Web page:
VALE — Cynthia Allen, the owner of a van filled with 68 cats found in early November, appeared in Malheur Circuit Court Thursday for sentencing. Allen, 52, pleaded guilty to five counts of animal neglect in the first degree Jan. 28.

Judge Lung Hung, following the recommendations of the Malheur County District Attorney’s Office, sentenced Allen to 60 months probation, during which time she cannot care for or possess any animals. She also will have to pay for and complete a mental health evaluation and will have to pay $11,500 in restitution and $400 in fines.

The restitution will go to the Ontario Feral Cat Project. The nonprofit organization has cared for the cats since Nov. 9, when Allen turned them over, following a Malheur County Sheriff’s Office investigation of a complaint about a bus full of cats on Freedom Drive in Ontario.

A statement provided before sentencing said the Ontario Feral Cat Project had 18 volunteers and three local veterinarians providing service to the cats for three months, according to Malheur County District Attorney Dan Norris.

“The cats were in very bad shape when they came in,” Norris said.

Caring for the animals has been costly.

“We have spent far, far in excess of the $12,000 she was ordered to pay,” said Elizabeth Lyon, a volunteer with the Feral Cat Project. “We did get lots of donations … but it also has dipped into money that had been donated for our regular trap, neuter, return work for feral cats. It’s been a stress for us that way.”

But it’s not just dollars the organization is spending on caring for the cats — it’s time, too.

Lyon wasn’t sure how many hours to date had been spent between volunteers and veterinarians caring for the cats, but said when she did some calculations at the end of December, there were almost 400 hours at that point.

“We spend a lot of time caring for them and socializing with them — playing, petting and brushing,” she said, adding that the cats make better pets when they’re used to being handled and touched.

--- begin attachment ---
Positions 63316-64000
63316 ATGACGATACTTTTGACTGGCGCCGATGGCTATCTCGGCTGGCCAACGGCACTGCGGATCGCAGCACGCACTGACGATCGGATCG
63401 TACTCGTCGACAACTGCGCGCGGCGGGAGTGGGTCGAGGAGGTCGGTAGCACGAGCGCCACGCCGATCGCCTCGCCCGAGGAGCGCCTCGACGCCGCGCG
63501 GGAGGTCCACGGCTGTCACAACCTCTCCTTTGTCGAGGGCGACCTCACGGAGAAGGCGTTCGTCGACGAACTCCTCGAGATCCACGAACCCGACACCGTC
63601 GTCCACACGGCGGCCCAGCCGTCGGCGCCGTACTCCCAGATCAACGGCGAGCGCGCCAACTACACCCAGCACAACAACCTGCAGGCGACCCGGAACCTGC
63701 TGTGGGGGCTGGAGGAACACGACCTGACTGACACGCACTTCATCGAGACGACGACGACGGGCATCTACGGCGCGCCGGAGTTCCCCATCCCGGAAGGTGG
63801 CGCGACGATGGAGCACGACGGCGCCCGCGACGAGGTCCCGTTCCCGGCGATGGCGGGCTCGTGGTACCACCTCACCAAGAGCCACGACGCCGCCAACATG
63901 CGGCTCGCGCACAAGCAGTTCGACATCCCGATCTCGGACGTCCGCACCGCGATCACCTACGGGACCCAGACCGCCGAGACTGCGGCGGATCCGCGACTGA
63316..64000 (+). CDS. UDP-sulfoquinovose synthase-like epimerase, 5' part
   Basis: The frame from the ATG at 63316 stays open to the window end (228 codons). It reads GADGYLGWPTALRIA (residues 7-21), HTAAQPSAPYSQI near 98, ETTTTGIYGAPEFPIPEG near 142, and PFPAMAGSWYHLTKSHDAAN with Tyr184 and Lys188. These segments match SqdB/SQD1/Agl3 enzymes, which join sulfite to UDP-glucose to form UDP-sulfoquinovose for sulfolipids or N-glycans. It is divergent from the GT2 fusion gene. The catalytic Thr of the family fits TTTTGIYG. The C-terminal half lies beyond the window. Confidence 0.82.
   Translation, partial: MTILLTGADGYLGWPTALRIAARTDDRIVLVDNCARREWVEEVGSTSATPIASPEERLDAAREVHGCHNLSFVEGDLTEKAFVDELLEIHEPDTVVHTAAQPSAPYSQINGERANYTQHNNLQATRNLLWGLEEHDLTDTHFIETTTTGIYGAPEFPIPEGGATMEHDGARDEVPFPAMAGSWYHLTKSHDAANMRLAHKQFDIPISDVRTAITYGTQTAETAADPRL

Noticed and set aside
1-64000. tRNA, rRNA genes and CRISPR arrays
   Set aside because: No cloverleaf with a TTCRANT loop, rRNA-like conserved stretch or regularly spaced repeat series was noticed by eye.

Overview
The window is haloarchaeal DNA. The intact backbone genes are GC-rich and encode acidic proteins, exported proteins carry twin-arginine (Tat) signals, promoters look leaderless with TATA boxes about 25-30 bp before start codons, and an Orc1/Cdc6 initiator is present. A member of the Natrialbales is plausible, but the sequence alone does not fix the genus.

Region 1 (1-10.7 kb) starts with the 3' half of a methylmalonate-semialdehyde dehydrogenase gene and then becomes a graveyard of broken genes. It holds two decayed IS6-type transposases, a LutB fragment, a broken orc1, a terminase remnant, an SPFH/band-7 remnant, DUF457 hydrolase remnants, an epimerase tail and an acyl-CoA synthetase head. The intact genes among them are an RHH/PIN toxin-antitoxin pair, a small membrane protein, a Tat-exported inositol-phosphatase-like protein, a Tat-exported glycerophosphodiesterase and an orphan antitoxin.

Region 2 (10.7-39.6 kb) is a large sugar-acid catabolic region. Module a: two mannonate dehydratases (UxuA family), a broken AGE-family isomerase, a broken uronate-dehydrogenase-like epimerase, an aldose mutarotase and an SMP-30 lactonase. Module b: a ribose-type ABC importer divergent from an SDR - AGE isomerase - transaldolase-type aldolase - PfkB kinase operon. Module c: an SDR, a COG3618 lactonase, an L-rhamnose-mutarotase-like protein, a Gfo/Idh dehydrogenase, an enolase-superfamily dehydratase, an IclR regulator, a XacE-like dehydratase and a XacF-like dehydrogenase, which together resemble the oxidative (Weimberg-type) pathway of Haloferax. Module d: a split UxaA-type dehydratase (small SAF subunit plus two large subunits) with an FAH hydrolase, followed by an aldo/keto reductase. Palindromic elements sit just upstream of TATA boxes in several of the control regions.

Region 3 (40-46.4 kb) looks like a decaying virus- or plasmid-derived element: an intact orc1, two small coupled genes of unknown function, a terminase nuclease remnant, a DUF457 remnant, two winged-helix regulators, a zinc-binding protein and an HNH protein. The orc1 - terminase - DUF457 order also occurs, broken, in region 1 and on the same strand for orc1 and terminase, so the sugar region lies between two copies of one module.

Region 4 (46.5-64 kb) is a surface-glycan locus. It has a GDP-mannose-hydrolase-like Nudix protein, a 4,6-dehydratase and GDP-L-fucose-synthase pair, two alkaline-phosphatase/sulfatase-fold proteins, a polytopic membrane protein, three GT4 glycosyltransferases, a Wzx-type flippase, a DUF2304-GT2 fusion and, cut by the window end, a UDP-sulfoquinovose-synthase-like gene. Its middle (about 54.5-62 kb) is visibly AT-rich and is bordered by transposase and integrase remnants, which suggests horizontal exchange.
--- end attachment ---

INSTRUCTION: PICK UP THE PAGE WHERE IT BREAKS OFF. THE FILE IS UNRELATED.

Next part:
Of the 68 cats that came into the facility, 27 were taken by Simply Cats, a no-kill shelter in Boise that has adopted out 13 of the felines. The Feral Cat Project also has adopted out 13, and is now down to 28 cats.

Lyon also was at Thursday’s court proceeding and heard Allen’s statement to the judge.

“I believe she doesn’t want to hoard cats anymore. It was overwhelming to her,” Lyon said. “She’s grateful they are getting homes and grateful not to have that burden. Seventy cats is a lot of cats to take care of.”

Lyon, who had been in touch with the District Attorney’s office throughout the process, knew about the proposed sentencing.

“We told the court we hoped she would be assigned some counseling for hoarding, and I believe they did suggest that, so we were pleased about that,” she said.

If the therapist is OK with Allen having a pet in the future, Lyon said she didn’t believe the organization would object.

“But we would not want her to hoard again,” Lyon added.

According to court documents, Allen had only five days to contact a doctor to begin the evaluation process. If the doctor recommends treatment, she must follow it, including taking any medications that might be prescribed.

In addition to the usual general conditions of probation, Allen’s nearly five-year-long probation comes with other special conditions, including a mandatory curfew and a polygraph test.

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